Health Mouth, Healthy Body

A dental check-up can prevent disease in the mouth, and it can also bring light to health issues in the rest of the body. By Dr. Cuong T. Phan, Phan-tastic Smiles

These days, a dental visit can involve more than just get- ting your teeth cleaned and having any cavities filled. In the past five to 10 years, physicians have found a possible link between oral health and whole body health.

When bacteria builds up in the mouth, it causes infection and the immune system attempts to fight it. Over time, the infection eats away at the gums and the bone that holds your teeth in place. The results in severe gum disease called periodontitis. While this infection has a profound effect on the gums, it can also cause problems in the rest of the body. Here are some common oral health and body health links:

● Diabetes
Inflammation that begins in the mouth can weaken the body’s ability to control blood sugar. Due to a lack of insulin, people with diabetes have trouble processing sugar. High blood sugar provides the ideal environment for infection to grow. By managing one of these issues, you can help to get the other under control.

● Heart Disease
The majority of patients with heart disease also have periodontist, possibly because inflammation in the mouth can cause inflammation in the blood vessels. This increases the risk for a heart attack because a smaller amount of blood is able to travel through an inflamed blood vessel, which raises blood pressure. High blood pressure puts you at risk for heart disease. Inflammation also in- creases the risk for clot formation in the blood vessels.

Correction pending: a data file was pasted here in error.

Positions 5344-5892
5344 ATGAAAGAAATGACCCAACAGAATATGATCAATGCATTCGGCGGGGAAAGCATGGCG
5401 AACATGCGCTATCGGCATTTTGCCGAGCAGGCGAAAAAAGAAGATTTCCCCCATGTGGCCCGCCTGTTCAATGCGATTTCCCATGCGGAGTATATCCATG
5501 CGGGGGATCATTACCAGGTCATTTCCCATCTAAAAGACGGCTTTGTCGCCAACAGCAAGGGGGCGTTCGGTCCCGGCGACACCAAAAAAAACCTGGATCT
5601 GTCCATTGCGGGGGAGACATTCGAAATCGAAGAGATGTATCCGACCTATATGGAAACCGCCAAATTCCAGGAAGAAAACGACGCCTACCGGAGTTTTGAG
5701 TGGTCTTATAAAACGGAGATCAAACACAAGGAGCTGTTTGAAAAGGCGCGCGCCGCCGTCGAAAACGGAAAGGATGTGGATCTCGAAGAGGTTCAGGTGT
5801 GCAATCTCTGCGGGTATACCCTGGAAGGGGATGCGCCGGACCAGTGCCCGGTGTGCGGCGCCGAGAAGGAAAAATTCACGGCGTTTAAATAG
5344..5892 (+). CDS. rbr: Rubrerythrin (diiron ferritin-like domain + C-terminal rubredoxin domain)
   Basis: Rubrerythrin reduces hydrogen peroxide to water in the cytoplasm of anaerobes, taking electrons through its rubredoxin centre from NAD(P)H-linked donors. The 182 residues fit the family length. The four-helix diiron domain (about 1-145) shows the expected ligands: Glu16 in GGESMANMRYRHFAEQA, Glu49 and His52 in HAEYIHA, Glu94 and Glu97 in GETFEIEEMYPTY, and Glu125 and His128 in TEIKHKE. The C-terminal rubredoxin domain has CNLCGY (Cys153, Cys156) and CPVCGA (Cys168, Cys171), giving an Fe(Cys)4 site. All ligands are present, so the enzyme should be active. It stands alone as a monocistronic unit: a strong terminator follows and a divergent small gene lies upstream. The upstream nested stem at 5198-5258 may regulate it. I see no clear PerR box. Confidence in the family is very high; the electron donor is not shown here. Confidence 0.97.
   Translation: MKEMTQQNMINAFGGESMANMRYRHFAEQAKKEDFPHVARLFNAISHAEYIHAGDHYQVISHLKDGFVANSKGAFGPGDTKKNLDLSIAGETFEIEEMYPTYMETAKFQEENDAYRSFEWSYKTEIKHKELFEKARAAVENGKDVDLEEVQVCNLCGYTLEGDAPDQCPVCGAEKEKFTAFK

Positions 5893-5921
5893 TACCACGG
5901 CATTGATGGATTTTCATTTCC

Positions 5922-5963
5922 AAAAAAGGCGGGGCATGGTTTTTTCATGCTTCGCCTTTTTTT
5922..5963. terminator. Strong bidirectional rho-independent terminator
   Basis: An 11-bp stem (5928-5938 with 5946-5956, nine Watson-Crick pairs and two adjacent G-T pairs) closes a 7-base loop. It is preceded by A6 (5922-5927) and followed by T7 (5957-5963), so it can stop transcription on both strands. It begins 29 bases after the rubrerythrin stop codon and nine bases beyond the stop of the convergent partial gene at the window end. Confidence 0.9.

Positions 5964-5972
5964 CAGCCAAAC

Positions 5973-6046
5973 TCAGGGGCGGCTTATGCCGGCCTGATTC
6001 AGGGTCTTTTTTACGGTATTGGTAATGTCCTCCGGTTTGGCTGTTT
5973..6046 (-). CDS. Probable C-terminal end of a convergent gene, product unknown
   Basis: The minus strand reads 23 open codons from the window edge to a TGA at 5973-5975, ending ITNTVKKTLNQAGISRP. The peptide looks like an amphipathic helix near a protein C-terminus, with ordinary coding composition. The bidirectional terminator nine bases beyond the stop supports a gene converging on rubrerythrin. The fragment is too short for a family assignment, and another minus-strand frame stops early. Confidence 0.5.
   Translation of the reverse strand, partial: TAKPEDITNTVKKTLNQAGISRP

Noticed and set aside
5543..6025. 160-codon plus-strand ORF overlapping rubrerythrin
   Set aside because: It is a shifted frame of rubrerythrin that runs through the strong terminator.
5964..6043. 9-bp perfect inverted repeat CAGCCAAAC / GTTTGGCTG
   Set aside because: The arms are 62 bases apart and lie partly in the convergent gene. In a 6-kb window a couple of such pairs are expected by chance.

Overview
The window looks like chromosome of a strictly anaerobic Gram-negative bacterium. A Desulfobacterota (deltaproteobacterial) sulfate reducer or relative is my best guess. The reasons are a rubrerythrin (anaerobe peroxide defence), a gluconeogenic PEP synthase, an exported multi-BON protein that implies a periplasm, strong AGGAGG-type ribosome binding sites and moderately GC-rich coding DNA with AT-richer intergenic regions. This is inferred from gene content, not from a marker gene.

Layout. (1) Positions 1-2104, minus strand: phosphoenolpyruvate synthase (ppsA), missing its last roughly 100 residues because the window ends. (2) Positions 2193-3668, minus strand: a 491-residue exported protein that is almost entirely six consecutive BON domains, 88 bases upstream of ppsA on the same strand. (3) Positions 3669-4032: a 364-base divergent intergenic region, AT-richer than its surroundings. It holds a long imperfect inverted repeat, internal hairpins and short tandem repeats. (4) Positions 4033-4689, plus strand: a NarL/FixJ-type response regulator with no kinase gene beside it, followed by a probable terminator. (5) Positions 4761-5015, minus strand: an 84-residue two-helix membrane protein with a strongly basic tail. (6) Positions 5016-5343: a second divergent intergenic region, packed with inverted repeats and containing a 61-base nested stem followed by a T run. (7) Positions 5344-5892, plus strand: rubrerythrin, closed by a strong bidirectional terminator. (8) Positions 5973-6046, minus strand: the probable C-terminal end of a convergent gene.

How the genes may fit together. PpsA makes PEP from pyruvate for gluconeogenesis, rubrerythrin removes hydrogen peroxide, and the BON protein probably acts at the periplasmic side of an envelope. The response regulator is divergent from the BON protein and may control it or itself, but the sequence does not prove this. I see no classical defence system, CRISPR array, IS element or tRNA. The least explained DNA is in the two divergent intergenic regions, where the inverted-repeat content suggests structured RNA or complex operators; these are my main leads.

● Gastrointestinal Problems
Since digestion begins when you open your mouth to swallow a bite of food, any issues that arise here can also affect your digestive system,including causing intestinal failure, irritable bowel syndrome and other digestive disorders. These diseases can also lead to sores inside your mouth, mak- ing gum tissue or the inner cheeks swollen.

● Other Health Issues
The inflammation caused by gum disease can also aggravate rheumatoid arthritis, worsen lung conditions like pneumonia, and contribute to bone loss associated with osteoporosis. In addition, re- searchers are looking into the possible role that gum disease has on premature and low birth weight deliveries. It is thought that infection and inflammation can interfere with the development of the fetus in the womb.

Since your mouth can often be a gateway into what is going on inside the rest of your body, it’s important to take care of your teeth. Make sure to brush your teeth twice a day, floss once a day and visit your dentist for regular cleanings and check-ups. If you keep your mouth healthy, the rest of your body will follow.

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